The Big Mosquito Bytes project has been selected within the “la Caixa” heath call. The project will combine citizen science and other massive data sources to develop innovative models that illuminate the risk of mosquito-borne disease in real time. The project, led by CEAB-CSIC, involves scientists from UPF, the Max Planck Institute for Demographic Research, the National Center for Epidemiology of ISPIII and CREAF participate, and draws heavily on the Mosquito Alert citizen science platform.
The “la Caixa” Banking Foundation promotes the Big Mosquito Bytes project with one million euros to help prevent outbreaks of mosquito-borne diseases. The project, led by Frederic Bartumeus, ICREA researcher at CEAB and CREAF, will use citizen science and big data to make real-time predictions of the risk of mosquito-borne diseases like dengue, chikungunya and Zika. “We propose to innovate epidemiology by developing mathematical modes based on real-time data intelligence,” says Bartumeus. The models will incorporate current data on imported mosquito-borne disease cases detected in Spain, along with environmental and climate data and socio-economic and human mobility data. The models will also rely on data from the Mosquito Alert citizen science application showing the distribution of disease-vector mosquitos. The result will be significant improvements in our ability to anticipate the focus of infection and the risk of epidemics, and this will allow more effective entomological and health management. According to Bartumeus, “this improvement in management is the best vaccine to protect the population.”
One of the innovative aspects of the project will be its use of new technologies to study where and how people move, detecting patterns that are important for epidemiological models, and studying how these patterns change at different temporal scales – across days, weeks, or years. Similarly, the project will examine how precipitation and temperature influence the amount of mosquitoes and its biting behavior throughout the year. Big Mosquito Bytes will also use the Mosquito Alert app to learn more about the number of bites people are receiving at different times. The Mosquito Alert mobile application is part of a pioneering system of citizen science in Spain that allows anyone to report the mosquitoes the find by uploading photos. Now, thanks to Big Mosquito Bytes this application will also have the possibility to collect the number of bites received daily, an option so far not available.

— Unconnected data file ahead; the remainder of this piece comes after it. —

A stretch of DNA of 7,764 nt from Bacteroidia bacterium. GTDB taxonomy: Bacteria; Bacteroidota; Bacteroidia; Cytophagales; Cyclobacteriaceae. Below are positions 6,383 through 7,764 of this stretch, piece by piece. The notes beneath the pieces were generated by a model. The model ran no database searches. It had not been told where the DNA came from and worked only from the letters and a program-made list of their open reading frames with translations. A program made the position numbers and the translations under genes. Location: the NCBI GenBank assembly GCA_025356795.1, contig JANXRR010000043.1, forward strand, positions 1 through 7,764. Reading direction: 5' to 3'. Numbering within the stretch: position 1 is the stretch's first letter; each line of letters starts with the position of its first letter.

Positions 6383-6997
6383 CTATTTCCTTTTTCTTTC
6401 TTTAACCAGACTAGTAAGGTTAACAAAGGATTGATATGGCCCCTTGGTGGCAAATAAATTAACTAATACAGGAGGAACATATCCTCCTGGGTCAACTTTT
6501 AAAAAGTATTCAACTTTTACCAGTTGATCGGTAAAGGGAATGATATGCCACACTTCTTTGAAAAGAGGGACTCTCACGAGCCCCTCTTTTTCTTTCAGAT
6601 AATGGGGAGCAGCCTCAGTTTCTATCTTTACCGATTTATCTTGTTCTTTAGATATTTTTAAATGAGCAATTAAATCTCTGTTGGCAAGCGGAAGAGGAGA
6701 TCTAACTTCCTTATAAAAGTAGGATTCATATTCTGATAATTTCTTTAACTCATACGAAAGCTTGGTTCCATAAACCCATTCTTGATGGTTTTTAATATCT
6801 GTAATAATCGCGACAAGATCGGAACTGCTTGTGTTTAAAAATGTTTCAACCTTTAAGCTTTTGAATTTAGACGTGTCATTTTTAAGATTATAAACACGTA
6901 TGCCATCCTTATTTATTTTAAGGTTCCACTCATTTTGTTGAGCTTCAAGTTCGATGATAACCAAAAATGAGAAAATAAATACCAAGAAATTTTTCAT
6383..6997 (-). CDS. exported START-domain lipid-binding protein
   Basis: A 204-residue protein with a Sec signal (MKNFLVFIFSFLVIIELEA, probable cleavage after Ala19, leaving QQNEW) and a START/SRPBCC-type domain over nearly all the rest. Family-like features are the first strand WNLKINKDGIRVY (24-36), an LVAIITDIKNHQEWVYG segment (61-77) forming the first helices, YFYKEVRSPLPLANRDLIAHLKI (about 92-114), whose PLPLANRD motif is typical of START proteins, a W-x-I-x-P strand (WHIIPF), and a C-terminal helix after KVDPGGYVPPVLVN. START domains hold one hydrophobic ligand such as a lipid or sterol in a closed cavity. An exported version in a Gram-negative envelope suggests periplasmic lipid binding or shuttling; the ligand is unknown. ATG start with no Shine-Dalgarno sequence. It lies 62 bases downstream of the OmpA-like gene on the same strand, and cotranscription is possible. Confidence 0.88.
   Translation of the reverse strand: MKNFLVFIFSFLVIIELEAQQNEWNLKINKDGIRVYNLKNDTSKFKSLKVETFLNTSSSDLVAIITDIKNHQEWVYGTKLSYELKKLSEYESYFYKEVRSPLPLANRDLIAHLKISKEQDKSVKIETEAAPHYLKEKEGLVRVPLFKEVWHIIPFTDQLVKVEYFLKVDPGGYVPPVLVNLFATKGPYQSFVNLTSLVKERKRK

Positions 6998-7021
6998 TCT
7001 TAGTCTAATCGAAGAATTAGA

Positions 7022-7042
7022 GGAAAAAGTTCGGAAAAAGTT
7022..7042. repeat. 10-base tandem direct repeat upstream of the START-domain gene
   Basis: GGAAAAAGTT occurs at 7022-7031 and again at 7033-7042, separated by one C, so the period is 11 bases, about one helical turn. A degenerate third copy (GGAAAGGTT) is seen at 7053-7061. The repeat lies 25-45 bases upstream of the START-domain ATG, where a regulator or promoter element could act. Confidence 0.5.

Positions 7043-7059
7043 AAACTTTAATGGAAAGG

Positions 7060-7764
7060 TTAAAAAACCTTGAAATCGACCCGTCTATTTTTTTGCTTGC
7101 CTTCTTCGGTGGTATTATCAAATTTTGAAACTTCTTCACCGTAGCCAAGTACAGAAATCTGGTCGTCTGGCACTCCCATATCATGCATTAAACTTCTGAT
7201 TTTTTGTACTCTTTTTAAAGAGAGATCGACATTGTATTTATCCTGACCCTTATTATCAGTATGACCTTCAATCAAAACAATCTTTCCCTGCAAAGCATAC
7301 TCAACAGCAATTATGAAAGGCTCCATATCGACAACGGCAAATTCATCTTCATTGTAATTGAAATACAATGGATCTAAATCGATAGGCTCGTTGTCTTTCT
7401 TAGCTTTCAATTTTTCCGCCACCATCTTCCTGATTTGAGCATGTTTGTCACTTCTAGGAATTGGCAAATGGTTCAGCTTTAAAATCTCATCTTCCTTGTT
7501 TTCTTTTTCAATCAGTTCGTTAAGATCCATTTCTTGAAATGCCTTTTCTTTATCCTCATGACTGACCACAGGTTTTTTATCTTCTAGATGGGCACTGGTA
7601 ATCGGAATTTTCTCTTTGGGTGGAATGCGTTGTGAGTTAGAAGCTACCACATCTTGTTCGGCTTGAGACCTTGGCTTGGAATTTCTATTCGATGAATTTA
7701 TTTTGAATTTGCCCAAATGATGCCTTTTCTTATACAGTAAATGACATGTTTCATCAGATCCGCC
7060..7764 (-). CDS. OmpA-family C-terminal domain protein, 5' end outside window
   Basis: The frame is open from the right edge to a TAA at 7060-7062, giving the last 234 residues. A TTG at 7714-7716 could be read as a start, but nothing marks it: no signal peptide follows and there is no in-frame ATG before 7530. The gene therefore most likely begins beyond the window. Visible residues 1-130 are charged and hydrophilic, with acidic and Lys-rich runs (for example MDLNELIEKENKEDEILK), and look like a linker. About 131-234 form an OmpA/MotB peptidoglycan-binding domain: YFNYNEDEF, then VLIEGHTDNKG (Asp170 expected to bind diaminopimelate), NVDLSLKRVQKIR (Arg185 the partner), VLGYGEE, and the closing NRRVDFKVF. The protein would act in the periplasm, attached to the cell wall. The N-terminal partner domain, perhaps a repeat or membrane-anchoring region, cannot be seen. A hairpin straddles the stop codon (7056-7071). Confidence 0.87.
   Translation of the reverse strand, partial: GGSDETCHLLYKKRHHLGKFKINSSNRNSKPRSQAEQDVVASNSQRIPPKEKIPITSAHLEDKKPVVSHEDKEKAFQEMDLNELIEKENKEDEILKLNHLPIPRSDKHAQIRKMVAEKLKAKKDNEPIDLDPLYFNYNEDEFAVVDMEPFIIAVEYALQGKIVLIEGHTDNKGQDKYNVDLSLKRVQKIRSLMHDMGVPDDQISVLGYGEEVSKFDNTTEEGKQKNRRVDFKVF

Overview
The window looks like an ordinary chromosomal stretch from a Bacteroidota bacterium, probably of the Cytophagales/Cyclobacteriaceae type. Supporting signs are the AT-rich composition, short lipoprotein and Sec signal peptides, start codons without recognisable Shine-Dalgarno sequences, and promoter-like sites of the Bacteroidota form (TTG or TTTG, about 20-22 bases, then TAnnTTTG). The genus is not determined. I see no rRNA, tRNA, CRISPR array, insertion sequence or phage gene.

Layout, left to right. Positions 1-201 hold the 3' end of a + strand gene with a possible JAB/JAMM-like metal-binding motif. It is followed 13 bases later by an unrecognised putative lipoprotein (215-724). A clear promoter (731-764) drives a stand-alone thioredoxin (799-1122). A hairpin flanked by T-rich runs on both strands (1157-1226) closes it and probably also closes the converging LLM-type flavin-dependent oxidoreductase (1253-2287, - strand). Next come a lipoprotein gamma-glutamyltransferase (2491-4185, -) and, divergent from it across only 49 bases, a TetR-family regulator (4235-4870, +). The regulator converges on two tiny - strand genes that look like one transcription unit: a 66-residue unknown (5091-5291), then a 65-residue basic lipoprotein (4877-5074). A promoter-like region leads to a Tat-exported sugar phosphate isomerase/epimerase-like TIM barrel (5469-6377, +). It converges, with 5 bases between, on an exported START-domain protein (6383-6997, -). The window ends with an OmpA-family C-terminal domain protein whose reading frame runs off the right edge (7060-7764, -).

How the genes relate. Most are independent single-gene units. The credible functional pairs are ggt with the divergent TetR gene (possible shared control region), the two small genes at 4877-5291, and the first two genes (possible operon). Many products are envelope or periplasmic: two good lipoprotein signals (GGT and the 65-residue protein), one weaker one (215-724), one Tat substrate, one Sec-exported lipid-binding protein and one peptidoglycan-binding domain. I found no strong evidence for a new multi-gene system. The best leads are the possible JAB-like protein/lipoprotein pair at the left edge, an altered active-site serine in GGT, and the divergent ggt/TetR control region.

The collaboration between the citizens and the Public Health institutions will allow a greater flow of information and make that one accessible to the population. “Real-time maps will allow better management and better knowledge of the risk of outbreaks of diseases transmitted by the tiger mosquito,” says Diana Gomez-Barroso, an epidemiologist at the National Center for Epidemiology (CNE) CIBERSP / ISCIII. “Big Mosquito Bytes will work mainly on the risks of the tiger mosquito (Aedes albopictus), which is currently the only mosquito that can transmit dengue, Zika and chikungunya, on the Iberian peninsula, but Mosquit Alert is prepared for the detection of the yellow fever mosquito (Aedes aegypti). An even more fearsome transmitter for dengue”, said Roger Eritja, expert entomologist of CREAF.
“This is a situation where an important societal challenge can be addressed only with an interdisciplinary team that includes ecologists, demographers, epidemiologists and computer scientists”, said Emilio Zagheni from Max Planck Institute of Demography (MDPIR). For that reason the team led by Frederic Bartumeus will consist of experts from different disciplines: the sociodemographer John Palmer from Pompeu Fabra University (UPF), the demographer Emilio Zagheni from Max Planck Institute for Demography (MPDIR), the epidemiologist Diana Gómez-Barroso from the National Center for Epidemiology (CNE) CIBERESP / ISCIII and the entomologist Roger Eritja from CREAF. Some of them are part of the Mosquito Alert citizen science platform, one of the pillars of the project.
What is the relationship between social inequality and mosquito-borne disease?
One question Big Mosquito Bytes will explore is how mosquito-borne disease patterns are shaped by social inequality and, in turn, end up exacerbating this inequality. The project will examine the ways in which urban design, human mobility patterns, social and economic segregation, and gender inequality influence the distribution of mosquitoes. “This will help us develop ways to reduce the massive and unequal burden that mosquito-borne diseases place on society worldwide” said John Palmer, a sociodemographer at the Pompeu Fabra University.
An idea shared by Emilio Zagheni who considers that “by improving our understanding of mobility and infectious disease dynamics in a scalable way, the impact and relevance of the results will go well beyond the Spanish case”.